Trumpeter Swan

Trumpeter Swan

Summary:

Profile Trumpeter Swan
[Authority] Richardson, 1832 | [group] Ducks, geese and swans | [order] ANSERIFORMES | [family] Anatidae | [latin] Cygnus buccinator | [UK] Trumpeter Swan |

[Authority] Richardson, 1832 | [group] Ducks, geese and swans | [order] ANSERIFORMES | [family] Anatidae | [latin] Cygnus buccinator | [UK] Trumpeter Swan | [FR] Cygne trompette | [DE] Trompeterschwan | [ES] Cisne Trompetero | [NL] Trompetzwaan | copyright picture

copyright: MObirds

Larger than Tundra Swan, with a flatter head and a heavier, all-black bill. Black on lores wider, embracing the eyes and lacking the yellow basal spot (some Tundra Swans may also lack this spot).

Lakes, ponds, large rivers; in winter, also bays.
Favors large but shallow freshwater ponds or wide, slow-flowing rivers, with lots of vegetation. Most of current range is in forested regions, but at one time was also common on northern prairies.

Mostly plant material. Adults eat mainly stems, leaves, and roots of aquatic plants, including pondweed, sedges, rushes, arrowlea
f, wild celery, bulrush, burreed, and many others. May eat terrestrial grasses and waste crops in winter. Young eat many insects and other small invertebrates, mainly during first 2 weeks after hatching.
Behavior: Takes food from underwater or on or above waters surface; sometimes feeds on land, especially in winter. To forage in deeper water, swans upend with tail up and neck extending straight down, finding food by touch with bill.


This species has an extremely large range, and hence does not approach the thresholds for Vulnerable under the range size criterion (Extent of Occurrence 30% decline over ten years or three generations). The population size may be moderately small to large, but it is not believed to approach the thresholds for Vulnerable under the population size criterion (10% in ten years or three generations, or with a specified population structure). For these reasons the species is evaluated as Least Concern. [conservation status from birdlife.org]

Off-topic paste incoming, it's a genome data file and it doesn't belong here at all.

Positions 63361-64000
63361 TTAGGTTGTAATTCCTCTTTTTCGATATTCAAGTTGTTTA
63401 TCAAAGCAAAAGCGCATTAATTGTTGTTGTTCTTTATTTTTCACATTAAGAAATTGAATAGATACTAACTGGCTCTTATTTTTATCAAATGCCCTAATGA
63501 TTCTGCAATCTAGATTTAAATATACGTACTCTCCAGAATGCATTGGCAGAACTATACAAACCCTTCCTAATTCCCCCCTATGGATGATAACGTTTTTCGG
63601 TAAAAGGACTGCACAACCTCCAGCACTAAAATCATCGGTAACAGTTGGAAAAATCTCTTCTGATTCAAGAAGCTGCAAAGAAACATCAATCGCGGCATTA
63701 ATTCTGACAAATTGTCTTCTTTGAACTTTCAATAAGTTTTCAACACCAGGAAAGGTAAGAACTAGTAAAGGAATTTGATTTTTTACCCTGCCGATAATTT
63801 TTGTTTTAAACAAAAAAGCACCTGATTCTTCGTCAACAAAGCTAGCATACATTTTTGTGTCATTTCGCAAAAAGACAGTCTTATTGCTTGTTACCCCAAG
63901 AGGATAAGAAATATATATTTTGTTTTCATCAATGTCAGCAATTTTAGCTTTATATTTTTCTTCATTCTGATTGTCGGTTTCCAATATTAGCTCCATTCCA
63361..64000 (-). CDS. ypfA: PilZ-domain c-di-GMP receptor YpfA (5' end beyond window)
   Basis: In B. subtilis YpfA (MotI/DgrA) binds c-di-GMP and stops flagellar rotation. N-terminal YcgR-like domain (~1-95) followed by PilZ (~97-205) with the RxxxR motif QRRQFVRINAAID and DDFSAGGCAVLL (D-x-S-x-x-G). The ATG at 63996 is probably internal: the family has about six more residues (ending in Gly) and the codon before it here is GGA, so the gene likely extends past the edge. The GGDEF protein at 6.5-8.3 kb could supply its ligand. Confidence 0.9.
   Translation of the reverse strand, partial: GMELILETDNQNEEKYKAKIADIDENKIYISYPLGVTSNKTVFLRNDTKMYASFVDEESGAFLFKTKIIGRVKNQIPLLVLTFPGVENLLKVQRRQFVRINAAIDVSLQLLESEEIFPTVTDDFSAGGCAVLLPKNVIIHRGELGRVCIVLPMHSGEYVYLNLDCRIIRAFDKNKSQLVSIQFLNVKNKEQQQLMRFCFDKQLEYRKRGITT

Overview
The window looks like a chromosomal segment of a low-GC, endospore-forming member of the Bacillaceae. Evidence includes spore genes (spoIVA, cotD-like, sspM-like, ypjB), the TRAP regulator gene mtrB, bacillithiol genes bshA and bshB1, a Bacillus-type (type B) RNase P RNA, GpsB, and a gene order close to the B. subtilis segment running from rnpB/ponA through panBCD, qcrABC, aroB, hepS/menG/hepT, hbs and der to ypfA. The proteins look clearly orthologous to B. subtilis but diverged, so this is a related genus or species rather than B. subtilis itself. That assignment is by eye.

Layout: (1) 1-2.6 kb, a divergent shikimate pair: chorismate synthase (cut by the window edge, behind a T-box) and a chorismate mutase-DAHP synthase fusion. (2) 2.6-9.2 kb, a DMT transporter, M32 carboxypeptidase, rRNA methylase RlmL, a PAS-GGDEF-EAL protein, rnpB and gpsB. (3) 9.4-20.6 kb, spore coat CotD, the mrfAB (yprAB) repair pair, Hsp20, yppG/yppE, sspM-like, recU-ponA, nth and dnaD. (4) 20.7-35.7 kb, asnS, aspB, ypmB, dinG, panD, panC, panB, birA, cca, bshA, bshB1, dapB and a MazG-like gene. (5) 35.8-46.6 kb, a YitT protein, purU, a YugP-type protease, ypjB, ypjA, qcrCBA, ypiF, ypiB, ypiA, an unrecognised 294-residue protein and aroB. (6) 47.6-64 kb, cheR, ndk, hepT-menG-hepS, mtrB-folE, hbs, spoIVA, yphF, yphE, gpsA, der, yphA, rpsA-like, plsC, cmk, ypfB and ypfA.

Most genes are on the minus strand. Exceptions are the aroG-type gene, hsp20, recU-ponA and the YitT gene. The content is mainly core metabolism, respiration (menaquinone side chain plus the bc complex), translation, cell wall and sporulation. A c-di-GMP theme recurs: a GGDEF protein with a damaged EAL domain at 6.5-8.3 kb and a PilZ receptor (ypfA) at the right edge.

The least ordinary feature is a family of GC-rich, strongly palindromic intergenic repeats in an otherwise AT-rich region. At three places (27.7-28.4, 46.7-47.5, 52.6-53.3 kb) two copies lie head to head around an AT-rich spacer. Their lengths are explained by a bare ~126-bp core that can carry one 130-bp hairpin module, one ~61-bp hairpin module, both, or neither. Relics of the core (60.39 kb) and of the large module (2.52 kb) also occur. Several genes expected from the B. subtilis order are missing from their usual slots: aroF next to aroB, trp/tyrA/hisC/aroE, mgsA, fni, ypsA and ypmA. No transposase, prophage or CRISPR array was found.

Usually forms pairs at age 2-4 years, but nests for first time at age 4-7 years. Often mates for life.
Nest:
Site is surrounded by water, as on small island, beaver or muskrat house, floating platform. Nest (built by both sexes, although female may do most of work) is a low mound of plant material, several feet in diameter, with a depressed bowl in the center.
Same nest may be used in subsequent years.
Clutch 4-6, up to 9. Whitish, becoming nest-stained. Female does most of incubating but male often does some; eggs hatch in 32-37 days.
Young: Can swim when less than 1 day old. Both adults tend young, leading them to feeding sites. Young are not fully capable of flight until 3-4 months after hatching. 1 brood per year.

Northwestern North America. Migration:

Most southern populations are non-migratory. Northern Trumpeters move south in late fall as waters begin to freeze. Flocks often fly low in V-formation. Spring migration begins early, birds often reaching nesting territory before waters are free of ice.

Specification

  1. Measurements
  2. spanwidth min.: 210 cm
  3. spanwidth max.: 230 cm
  4. size min.: 150 cm
  5. size max.: 180 cm
  6. Breeding
  7. incubation min.: 33 days
  8. incubation max.: 37 days
  9. fledging min.: 84 days
  10. fledging max.: 120 days
  11. broods 1
  12. eggs min.: 4
  13. eggs max.: 8
  14. Conservation Status
  15. Trumpeter Swan status Least Concern
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